Margaret was born in Ghana in the 1940s and spent her childhood at a boarding school in the UK whilst her parents ran a medical practice in rural Ghana. She studied English at Bedford College, University of London before embarking on her career in publishing.

    Margaret’s love of poetry was the catalyst for setting up Allison and Busby. They were both totally new to publishing and did not know the usual industry rules. She and her business partner had fifteen thousand, five shilling poetry magazines printed without any means of distributing them . They went on to be an eclectic publishing house championing new work and also reprinting classic texts from writers of all backgrounds.

    In recent years, Margaret has made time to be a literary judge and has compiled two landmark anthologies Daughters of Africa and New Daughters of Africa which pull together writings by women of African descent from Ancient Egypt to the present day.

    DISC ONE: 7 Seconds by Youssou N’dour with Neneh Cherry
    DISC TWO: Haiti by David Rudder
    DISC THREE: Ave Maria – Gounod by Kathleen Battle (soprano) and Orchestra of St. Lukes, conducted by Leonard Slatkin
    DISC FOUR: Visions by Stevie Wonder
    DISC FIVE: My Baby Just Cares For Me by Nina Simone
    DISC SIX: Masanga by Jean Bosco Mwenda
    DISC SEVEN: Soweto Blues by Miriam Makeba
    DISC EIGHT: On The Sunny Side Of The Street by Dizzy Gillespie, Sonny Rollins And Sonny Stitt

    BOOK CHOICE: Return to My Native Land by Aimé Césaire
    LUXURY ITEM: An endless supply of Ghanaian chocolate
    CASTAWAY'S FAVOURITE: Visions by Stevie Wonder

    Presenter: Lauren Laverne
    Producer: Sarah Taylor

    • 36 min
    Richard Wilson, actor and director

    Richard Wilson, actor and director

    Richard Wilson is an actor and director who became a household name when he played the part of Victor Meldrew in the BBC sitcom One Foot in the Grave.

    Richard was born in Greenock in Scotland in 1936. As a child he performed in amateur drama productions and harboured a secret desire to become an actor. He left school at 17 and trained as a laboratory technician at Stobhill Hospital in Glasgow.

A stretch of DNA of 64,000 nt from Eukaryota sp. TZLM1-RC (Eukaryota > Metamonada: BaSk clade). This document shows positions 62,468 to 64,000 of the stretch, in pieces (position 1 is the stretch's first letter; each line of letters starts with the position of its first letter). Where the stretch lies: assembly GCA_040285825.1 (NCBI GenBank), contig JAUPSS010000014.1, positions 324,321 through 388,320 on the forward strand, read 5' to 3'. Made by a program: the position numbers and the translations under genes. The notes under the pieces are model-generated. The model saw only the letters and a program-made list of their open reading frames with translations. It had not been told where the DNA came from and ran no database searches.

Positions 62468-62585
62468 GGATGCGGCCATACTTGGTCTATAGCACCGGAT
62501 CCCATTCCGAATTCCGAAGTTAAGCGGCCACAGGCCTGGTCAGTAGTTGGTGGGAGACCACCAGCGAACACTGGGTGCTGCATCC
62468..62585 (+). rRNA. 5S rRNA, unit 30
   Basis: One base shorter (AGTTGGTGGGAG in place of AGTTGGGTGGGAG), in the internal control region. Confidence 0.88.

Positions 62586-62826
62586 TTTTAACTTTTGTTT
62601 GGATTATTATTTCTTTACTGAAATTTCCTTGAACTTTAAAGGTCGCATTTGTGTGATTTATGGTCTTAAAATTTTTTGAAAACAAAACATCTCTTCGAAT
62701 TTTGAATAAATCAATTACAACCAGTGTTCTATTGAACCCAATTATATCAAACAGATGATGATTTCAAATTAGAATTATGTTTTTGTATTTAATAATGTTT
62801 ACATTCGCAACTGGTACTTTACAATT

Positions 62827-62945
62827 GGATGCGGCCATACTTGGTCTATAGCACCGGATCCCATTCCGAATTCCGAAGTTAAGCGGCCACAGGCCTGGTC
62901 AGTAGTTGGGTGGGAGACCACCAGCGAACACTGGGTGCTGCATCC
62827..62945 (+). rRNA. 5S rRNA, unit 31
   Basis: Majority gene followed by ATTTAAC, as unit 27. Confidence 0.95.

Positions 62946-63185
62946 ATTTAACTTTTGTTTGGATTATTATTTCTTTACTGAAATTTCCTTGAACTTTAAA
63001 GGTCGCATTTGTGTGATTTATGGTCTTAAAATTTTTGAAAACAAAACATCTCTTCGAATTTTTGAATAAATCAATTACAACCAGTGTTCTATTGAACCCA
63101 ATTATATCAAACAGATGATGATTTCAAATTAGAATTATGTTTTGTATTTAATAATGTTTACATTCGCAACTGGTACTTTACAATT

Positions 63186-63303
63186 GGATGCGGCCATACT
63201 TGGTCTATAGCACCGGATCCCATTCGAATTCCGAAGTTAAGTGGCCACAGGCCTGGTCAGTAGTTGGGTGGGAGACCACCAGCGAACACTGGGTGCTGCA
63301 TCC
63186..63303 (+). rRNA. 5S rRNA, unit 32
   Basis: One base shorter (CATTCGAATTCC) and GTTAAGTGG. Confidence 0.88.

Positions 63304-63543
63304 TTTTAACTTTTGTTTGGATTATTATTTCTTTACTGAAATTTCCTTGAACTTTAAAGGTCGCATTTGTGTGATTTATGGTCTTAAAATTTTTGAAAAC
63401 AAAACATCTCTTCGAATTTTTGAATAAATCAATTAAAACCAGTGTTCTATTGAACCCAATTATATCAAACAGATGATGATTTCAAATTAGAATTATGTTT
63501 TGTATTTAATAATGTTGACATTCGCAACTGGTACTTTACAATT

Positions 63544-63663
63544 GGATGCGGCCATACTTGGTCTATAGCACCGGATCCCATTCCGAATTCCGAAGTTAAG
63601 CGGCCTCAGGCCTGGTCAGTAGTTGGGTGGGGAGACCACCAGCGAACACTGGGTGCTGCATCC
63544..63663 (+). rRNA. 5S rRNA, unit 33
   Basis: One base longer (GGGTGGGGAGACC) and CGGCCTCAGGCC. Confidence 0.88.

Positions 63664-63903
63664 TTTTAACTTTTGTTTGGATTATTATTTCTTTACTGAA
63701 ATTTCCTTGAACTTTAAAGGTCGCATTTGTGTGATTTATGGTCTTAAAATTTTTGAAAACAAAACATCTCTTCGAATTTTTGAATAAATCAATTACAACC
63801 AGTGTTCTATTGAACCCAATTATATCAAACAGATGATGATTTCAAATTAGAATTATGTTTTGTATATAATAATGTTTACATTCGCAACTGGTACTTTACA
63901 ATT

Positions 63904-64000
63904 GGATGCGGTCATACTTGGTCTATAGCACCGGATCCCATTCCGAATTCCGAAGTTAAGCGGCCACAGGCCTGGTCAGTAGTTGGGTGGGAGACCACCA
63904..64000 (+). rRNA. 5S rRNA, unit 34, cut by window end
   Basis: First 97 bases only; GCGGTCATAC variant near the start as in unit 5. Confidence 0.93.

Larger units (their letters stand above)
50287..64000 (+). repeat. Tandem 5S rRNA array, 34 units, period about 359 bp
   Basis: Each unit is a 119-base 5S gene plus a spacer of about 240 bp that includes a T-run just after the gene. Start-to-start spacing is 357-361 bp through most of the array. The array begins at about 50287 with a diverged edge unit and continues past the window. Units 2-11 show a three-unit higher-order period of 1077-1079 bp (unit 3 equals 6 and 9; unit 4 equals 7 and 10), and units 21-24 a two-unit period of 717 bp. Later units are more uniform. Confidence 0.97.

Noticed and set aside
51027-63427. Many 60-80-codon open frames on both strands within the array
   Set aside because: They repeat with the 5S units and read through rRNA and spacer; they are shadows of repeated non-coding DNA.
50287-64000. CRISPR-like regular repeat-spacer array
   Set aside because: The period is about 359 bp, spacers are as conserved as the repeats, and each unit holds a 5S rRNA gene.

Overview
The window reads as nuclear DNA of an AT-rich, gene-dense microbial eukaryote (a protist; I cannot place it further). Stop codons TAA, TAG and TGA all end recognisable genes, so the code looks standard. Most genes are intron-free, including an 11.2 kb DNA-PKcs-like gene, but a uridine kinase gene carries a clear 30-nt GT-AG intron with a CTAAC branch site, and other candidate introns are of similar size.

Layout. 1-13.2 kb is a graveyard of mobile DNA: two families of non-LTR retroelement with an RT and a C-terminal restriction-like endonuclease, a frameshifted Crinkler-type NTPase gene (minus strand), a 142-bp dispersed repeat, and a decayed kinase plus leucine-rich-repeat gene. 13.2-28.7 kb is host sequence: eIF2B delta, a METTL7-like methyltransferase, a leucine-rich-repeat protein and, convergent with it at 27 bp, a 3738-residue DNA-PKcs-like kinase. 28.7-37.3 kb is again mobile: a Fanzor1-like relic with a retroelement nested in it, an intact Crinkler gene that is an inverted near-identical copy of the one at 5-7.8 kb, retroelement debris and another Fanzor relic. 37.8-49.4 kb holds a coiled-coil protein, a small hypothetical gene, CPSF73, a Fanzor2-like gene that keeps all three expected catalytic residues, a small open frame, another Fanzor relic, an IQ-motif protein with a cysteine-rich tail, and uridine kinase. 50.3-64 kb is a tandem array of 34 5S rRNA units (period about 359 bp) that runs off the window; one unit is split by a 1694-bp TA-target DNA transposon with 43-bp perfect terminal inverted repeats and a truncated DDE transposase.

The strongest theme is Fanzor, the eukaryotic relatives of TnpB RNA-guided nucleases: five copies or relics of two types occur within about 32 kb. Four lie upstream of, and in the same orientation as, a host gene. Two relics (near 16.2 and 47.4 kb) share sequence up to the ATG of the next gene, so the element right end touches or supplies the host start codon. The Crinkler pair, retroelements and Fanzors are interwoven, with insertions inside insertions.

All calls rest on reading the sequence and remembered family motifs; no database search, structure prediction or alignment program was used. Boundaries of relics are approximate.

Following National Service in Singapore, he moved to London and at the age of 27 successfully auditioned for a place at RADA. His first role was as a stonemason in Dr Finlay’s Casebook and he later reached a wider audience playing snooty Jeremy Parsons QC in the television series Crown Court.

    Richard went on to carve out a successful theatre and television career as both an actor and director. He starred in the comedy Only When I Laugh and later in the series Tutti Frutti alongside Emma Thompson and Robbie Coltrane.

    In 1990 he delighted audiences with his portrayal of the grumpy pensioner Victor Meldrew in One Foot in the Grave, with his catchphrase ‘I don’t believe it!’ – a phrase which has haunted Richard ever since. The series regularly attracted an audience of 17 million viewers and Richard won two BAFTAs for his performance.

    Richard received an award for his outstanding contribution to film and television at the Scottish BAFTAs in 2013.

    DISC ONE: Symphony No. 6 in D Minor (4th movement) composed by Jean Sibelius, performed by the Berlin Philharmonic, conducted by Herbert von Karajan
    DISC TWO: Farewell to Stromness by Peter Maxwell Davies
    DISC THREE: Im Abendrot from Four Last Songs, composed by Richard Strauss, performed by Renee Fleming and the Houston Symphony Orchestra, conducted by Christoph Eschenbach
    DISC FOUR: The Rite of Spring, composed by Igor Stravinsky, performed by the City of Birmingham Symphony Orchestra, conducted by Simon Rattle
    DISC FIVE: Cucurrucucu Paloma by Caetano Veloso
    DISC SIX: The First Time Ever I Saw Your Face by Roberta Flack
    DISC SEVEN: Hammond Song by The Roches
    DISC EIGHT: Elgar’s Cello Concerto in E Minor (first movement) by Sheku Kanneh-Mason (cello)

    BOOK CHOICE: The poetry of Robert Burns
    LUXURY ITEM: A subscription to The Guardian newspaper
    CASTAWAY'S FAVOURITE: Im Abendrot from Four Last Songs, composed by Richard Strauss, performed by Renee Fleming and the Houston Symphony Orchestra, conducted by Christoph Eschenbach

    Presenter: Lauren Laverne
    Producer: Paula McGinley

    • 37 min